So now, imagine there are seismograms at each of those locations, and you can mark on each one whether it was a positive or negative first motion. Once you have that data, you can separate the positive and negative datapoints using two planes which are 90 degrees perpendicular to each other.
When you look at a fault plane solution, you are looking at one of these hemispheres, but rather than being projected into 3D, you are looking at it from the top down.
Now, if a fault moves differently than the simple strike-slip shown above, obviously the directions in which the first push and pull propagate will be different. Let’s look at a normal fault (i.e., one which slips down the angle of the fault plane – an extensional fault). The image below shows a block diagram of the fault, a hemisphere (with both planes shown), and the top-down image of that hemisphere, simply shaded.
The next image imagines the same fault, but this time experiencing thrust, or reverse faulting.
As you can see, whenever we draw these, one of the planes that we are drawing correlates to the fault plane itself, the other one is simply a plane which is normal to it (i.e. 90 degrees away). The important thing to remember is that, without knowledge of the faulting area itself it can be impossible with only the seismic data to identify which is the fault plane.
The other thing to pick out is that – as an amateur, you can very easily identify the type of fault which has occurred, simply by looking at the pattern of the fault plane solution.
- If it’s a cross pattern, it’s strike slip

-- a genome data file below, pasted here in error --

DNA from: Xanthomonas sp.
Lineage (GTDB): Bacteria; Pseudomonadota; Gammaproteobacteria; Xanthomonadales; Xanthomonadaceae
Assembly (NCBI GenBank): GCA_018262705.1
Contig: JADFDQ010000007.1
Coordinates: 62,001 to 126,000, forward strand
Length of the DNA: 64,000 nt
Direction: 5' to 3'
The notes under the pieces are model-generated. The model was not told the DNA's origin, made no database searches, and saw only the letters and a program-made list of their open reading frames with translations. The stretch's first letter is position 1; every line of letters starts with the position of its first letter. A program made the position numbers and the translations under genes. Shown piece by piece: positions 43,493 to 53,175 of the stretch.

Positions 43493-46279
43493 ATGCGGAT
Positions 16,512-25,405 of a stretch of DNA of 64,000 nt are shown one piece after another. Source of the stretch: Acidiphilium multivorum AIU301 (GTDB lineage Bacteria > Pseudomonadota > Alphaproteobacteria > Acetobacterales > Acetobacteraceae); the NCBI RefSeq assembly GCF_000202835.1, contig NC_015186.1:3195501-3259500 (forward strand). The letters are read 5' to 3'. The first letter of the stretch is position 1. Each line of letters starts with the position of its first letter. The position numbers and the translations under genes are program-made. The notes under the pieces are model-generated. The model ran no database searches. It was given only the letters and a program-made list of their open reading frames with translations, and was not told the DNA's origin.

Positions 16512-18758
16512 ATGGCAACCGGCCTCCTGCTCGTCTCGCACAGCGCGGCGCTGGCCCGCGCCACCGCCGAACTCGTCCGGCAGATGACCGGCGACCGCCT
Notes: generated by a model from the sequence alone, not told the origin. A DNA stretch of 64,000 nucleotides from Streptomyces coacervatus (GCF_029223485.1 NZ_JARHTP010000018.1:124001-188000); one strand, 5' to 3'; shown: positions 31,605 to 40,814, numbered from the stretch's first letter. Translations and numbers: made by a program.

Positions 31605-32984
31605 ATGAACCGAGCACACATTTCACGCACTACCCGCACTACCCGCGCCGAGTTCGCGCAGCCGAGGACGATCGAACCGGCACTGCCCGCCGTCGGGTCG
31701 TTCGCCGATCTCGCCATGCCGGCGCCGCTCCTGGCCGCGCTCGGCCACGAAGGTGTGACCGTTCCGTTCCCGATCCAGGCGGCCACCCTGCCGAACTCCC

- If it’s white in the middle, it’s an extensional (normal) fault
- If it’s dark in the middle it’s a compressional (reverse) fault.
Bombproof. Although it’s worth mentioning that the vast majority of fault motions are usually oblique, meaning they tend to have some component of strike-slip AND either reverse or normal faulting. The Banda Aceh fault movement, for example, is mostly strike slip, but with a slight compressional component to it, as shown by the slightly offset cross shape, dominated by the shaded (positive response) quadrant covering the center-spot of the fault plane solution. Remember, we can’t say just from the plot which of those two planes is the fault plane. It may either be NNE/SSW trending, or ESE/WNW trending.
The only other odd case you might see, are solutions which have a single line visible. Either that plane is the fault plane (i.e. pure vertical dip), or the other plane is. That other plane must be perpendicular (i.e. lying horizontal). So the fault is either a vertical one with purely vertical motion (unusual), or a horizontal thrust fault (more common).
So go have a poke around on the USGS site, and check out your new found ability to read the beachballs. Which reminds me. Calling them beachballs is a surefire way to get confused, and I’m pretty sure why so many people find these things unintuitive. You have to always remember that these are projections of the bottom half of the hemisphere, and that you are looking down into a bowl when you look at these, not at a hemisphere popping up out at you. An anti-beachball if you will.